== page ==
2. The extent of that injury

To do this you will need to give permission for both your own solicitor and the other party’s solicitor/insurers to have access to your medical records. Why? Remember that you have to prove that the accident caused the injuries that you are claiming for. Your medical records will help to confirm that (or not, as the case may be!)

At a relatively early stage in the personal injury process, you will be required to attend at a consultant surgeons consulting rooms for a medical examination. The purpose of this will be to enable the consultant to prepare a report on the injuries that you sustained in the accident. The report then becomes an important part of your evidence. Your solicitors will use the report to help them place a value on your claim for the purposes of negotiating with the other party’s solicitors or of deciding whether the case might need to go to court. If the case goes to court, your medical evidence will be there for the judge to see in your medical reports.

It’s quite often the case that you will need to go for follow up reports if your injuries are likely to take some time to recover from. If you have suffered multiple injuries, you may need to see a number of consultants in the different specialist fields of medicine that apply to your case.

What’s the time limit for making a personal injury claim?

In the case of most personal injury claims arising out of road traffic accidents, accidents at work and accidents in public places, the time limit for starting a claim is 3 years from the date of the accident . This is called the ‘limitation’ period. There are some exceptions to this rule specifically in cases such as industrial deafness or asbestos disease claims, where the illness/disease sometimes only gets diagnosed many years after the incident that caused it. In those cases, the 3 year period starts from the victim’s date of knowledge that their illness was caused by exposure to excessive noise or asbestos exposure (in the two examples we have cited).

There are other exceptions in relation to children under 18 bringing injury claims and for some persons under a mental health disability. The 3-year limitation period for children only starts on their 18th birthday. In the case of persons under a disability, the 3-year period only starts when their disability comes to an end. If the disability is likely to be permanent, then the limitation period never comes into play.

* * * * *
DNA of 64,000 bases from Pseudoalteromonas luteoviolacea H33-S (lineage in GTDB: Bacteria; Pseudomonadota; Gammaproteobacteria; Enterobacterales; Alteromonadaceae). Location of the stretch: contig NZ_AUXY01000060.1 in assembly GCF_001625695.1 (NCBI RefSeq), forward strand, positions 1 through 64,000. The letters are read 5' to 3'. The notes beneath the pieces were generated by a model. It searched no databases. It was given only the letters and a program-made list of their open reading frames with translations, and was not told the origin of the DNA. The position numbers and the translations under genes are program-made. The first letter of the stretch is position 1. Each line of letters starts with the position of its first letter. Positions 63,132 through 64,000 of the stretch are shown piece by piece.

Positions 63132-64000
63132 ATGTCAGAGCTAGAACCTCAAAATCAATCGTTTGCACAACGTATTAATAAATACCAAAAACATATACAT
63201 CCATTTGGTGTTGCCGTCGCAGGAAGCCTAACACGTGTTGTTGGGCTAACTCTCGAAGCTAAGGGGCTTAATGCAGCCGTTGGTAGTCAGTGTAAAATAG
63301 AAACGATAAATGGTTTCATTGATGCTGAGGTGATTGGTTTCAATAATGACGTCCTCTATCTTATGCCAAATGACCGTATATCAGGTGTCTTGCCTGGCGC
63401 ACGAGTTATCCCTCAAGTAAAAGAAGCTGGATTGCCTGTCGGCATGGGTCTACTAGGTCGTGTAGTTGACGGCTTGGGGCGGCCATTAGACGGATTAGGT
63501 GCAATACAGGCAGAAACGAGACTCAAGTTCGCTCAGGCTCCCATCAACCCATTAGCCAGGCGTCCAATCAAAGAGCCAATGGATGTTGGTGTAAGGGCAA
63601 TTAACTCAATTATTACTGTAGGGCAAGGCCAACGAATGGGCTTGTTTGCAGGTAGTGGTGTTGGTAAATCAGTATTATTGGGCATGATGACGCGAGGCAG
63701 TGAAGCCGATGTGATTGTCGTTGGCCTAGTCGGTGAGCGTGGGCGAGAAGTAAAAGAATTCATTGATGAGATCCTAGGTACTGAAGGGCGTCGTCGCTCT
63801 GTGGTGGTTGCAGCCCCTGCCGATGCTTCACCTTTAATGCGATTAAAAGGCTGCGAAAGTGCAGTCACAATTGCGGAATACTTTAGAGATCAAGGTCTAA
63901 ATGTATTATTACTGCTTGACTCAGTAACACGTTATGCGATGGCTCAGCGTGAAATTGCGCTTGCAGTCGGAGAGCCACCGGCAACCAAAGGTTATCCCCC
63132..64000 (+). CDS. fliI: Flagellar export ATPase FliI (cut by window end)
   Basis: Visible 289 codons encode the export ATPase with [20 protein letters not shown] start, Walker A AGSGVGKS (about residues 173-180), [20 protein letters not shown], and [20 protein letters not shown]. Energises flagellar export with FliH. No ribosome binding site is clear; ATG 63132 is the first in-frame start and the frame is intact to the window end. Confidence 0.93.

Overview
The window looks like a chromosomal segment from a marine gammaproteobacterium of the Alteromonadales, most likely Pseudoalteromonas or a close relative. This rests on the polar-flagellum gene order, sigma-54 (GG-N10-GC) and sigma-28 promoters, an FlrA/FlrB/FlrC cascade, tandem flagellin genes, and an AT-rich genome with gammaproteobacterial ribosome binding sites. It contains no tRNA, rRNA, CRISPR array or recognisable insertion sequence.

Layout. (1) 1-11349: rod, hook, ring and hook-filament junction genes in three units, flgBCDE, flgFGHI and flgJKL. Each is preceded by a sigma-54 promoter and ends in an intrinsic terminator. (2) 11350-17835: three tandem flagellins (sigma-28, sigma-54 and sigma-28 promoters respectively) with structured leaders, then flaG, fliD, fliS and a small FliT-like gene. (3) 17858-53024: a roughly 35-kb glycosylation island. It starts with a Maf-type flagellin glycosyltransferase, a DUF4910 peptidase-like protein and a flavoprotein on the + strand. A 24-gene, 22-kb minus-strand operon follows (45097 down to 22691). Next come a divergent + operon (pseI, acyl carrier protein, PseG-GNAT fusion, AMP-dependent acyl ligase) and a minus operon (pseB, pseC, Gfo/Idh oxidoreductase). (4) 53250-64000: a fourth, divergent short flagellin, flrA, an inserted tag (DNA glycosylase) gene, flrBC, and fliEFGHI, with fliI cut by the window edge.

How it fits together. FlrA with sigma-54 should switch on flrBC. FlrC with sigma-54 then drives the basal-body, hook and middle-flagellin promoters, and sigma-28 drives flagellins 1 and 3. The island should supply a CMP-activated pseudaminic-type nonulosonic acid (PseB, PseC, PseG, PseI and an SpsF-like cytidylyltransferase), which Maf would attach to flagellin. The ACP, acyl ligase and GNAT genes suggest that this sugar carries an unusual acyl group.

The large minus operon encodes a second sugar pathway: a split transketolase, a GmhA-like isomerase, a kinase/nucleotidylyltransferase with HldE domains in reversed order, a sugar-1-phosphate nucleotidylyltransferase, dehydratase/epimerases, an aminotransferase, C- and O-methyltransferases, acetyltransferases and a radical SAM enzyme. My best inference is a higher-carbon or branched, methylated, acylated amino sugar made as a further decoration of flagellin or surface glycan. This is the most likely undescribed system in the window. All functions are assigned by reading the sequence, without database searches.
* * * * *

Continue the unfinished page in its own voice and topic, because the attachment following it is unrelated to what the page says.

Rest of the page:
Our advice would be to consult a solicitor with a view to starting a claim for personal injury as soon after the accident or incident in question. Limitation periods are there as a backstop. Starting a claim at an early stage means that the accident that gave rise to the claim will still be fresh in all witnesses’ minds.

I think I may have an injury claim, what shall I do?

Get in touch with a specialist personal injury solicitor, as soon as possible. Moonerams have specialised in personal injury law claims since 2002. We offer you free legal advice during your first call to us and then if we think you have a case to pursue, we’ll take your claim on using a No Win, No Fee agreement if you would like us to. You’ve nothing to lose by calling us on 029 2048 3615 and hopefully a lot to gain! You’ll speak to an experienced personal injury solicitor from the first call. Our lawyers are exceedingly friendly. You’ll enjoy talking to them.

If you’d prefer us to call you, just leave your contact details on the form on this page. We’ll call you back, at your convenience.

 

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Carl Waring

Carl Waring

Business Development / Marketing

Carl Waring is an experienced solicitor who qualified in 1987. He has written extensively on the personal injury ‘reforms’ that have taken place since 2010. He is a freelance legal content writer and the Head of Business Development at Mooneerams, Solicitors.